By Timothy Zahn
When the Star Wars sequels were announced a world of fandom got very excited. What happened to Han Solo, Luke and Leia et al? Many Star Wars fans already had an inkling having read the many Star Wars tie in book that released from the early 90s onwards. However, like many a Star Wars film, there was a twist. These books were no longer going to be cannon. Those thousands of pages null, but why throw the blue baby out with the bath water? The blue baby being Thrawn, Timothy Zahn’s creation who proved the highlight for many. Enter Zahn’s new set of Thrawn books, but can the third outing, Thrawn: Treason, live up to the legacy?
Being part of the Imperial Army is no easy task, not only must you crush any rebellions, but you also need to walk the tightrope that is the internal politics. When the Emperor is your figurehead, one wrong word could lead to your death. Thrawn is a part of the Chiss Ascendancy, but also the Empire. To which is he most loyal? When the funding for his TIE defender programme comes under threat from the Death Star project, Thrawn and his crew must solve a mystery within the week or lose all their work. This task will lead him to working once more with the Chiss, but can Thrawn be trusted to do the right thing for the Empire?
Star Wars is a rich universe full of characters and stories. Thrawn’s legacy stands large over the now defunct series of books and it makes perfect sense to bring him back and even more sense to allow Zahn to continue the work. Treason is set far earlier than the original Thrawn series. Whilst that trio rewrote the events after The Return of the Jedi, here we are more in keeping with the events seen in Rogue One. With that in mind, we see a different side of Thrawn. One that is still ultimately in the servitude of the Emperor.
Under Zahn’s careful writing, Thrawn remains an intriguing character. His tactical intelligence is seemingly insurmountable. He has the unerring ability to judge someone just by their collection of art. What makes Treason so entertaining and the character so good is that these are not just quirks, but integral to the story. The best set piece in this novel surrounds Thrawn’s forces taking on those of an opposing Grand Admiral, whist Thrawn stands next to his opponent.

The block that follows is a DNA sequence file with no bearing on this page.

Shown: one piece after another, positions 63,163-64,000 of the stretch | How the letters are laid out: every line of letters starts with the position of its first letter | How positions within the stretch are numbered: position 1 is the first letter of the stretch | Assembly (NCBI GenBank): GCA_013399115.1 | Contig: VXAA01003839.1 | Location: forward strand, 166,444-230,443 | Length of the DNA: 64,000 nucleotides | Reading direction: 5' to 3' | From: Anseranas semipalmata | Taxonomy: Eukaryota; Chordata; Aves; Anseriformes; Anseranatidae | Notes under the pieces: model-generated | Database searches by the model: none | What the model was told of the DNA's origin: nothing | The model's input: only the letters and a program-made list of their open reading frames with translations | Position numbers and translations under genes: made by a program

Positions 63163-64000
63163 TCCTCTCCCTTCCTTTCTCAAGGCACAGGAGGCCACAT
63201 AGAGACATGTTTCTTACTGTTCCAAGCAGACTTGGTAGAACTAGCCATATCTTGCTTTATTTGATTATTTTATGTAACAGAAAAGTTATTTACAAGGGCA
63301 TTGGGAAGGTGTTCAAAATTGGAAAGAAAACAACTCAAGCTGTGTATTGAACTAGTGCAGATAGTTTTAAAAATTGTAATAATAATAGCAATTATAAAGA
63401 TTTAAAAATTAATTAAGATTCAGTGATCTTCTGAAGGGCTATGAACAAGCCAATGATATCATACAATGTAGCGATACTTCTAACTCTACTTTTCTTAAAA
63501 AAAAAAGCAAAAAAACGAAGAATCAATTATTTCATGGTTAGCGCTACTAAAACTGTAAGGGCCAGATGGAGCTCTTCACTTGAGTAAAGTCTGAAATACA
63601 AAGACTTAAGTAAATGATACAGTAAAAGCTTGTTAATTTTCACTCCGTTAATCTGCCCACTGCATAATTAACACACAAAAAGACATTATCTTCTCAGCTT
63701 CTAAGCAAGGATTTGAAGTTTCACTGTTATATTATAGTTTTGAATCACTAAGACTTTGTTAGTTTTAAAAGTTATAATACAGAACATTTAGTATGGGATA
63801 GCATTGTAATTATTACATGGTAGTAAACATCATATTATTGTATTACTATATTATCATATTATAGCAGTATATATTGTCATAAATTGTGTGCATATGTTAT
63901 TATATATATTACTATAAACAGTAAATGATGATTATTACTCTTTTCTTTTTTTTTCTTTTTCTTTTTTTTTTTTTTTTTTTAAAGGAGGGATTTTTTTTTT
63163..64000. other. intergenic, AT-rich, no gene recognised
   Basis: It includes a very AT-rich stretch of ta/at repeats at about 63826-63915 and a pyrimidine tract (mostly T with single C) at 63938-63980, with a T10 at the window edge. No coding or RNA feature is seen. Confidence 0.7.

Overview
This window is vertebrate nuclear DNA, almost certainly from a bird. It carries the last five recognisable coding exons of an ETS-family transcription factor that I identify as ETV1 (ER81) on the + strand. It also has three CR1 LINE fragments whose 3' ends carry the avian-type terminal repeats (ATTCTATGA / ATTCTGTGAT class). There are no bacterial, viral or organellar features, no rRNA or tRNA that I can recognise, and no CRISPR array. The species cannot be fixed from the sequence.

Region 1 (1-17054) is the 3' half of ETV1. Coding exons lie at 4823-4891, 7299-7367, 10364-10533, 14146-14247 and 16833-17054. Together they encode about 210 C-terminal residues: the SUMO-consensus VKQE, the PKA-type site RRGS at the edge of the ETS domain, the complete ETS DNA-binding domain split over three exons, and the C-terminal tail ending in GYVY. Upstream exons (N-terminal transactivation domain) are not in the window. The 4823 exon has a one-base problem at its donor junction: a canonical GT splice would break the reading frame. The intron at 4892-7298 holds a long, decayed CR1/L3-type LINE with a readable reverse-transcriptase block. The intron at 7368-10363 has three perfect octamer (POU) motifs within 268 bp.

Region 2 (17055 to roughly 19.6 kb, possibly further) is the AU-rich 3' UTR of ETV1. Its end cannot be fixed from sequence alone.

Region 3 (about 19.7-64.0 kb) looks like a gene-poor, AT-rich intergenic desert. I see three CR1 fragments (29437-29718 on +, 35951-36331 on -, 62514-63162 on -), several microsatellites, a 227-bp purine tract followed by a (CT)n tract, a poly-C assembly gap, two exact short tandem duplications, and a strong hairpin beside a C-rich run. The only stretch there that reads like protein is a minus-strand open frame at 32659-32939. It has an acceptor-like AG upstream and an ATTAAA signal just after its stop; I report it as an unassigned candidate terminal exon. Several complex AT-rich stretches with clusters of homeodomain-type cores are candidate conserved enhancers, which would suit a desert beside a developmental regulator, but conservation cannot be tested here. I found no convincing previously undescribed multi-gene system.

Books from the Imperial Army point of view are always very interesting as the internal politics really give every action an edge. Zahn is able to create some great tension by just having three or four officers in a room. The story is separate from the films, but interweaves seamlessly with them with a great cameo from Tarkin and the newer creation of Krennic.
Even though the politics is interesting, the book is at its best when the action hots up. There are some great set pieces in the book. The professionalism and cold nature of the Imperial Army actually adds to the impact that the battles have. They go about their task with little distraction and undertake Thrawn’s order to the letter.
Treason is part of an ongoing series of books and it does have that feel about it. As a standalone novel it entertains, but it does not have the impact of a The Last Command. Thrawn was originally a three and out character – burning brightly, but only briefly. By fleshing out the years before these books potentially reoccur you lose some of the magic. As this is one of the best characters to grace Star Wars, but not the films, it makes sense to do more with Thrawn. However, it feels a little like this book is filler and that with each passing novel the original legacy of Thrawn will diminish slightly.
There are a lot of action high points and intriguing political tightrope walks in Treason that will make it an entertaining read for any Star Wars fan. It is just not able to hold a candle to those early 90s books, but seeing as they are perhaps the best three Star Wars books all time – that is a big ask.
Written on 13th August 2019 by Sam Tyler .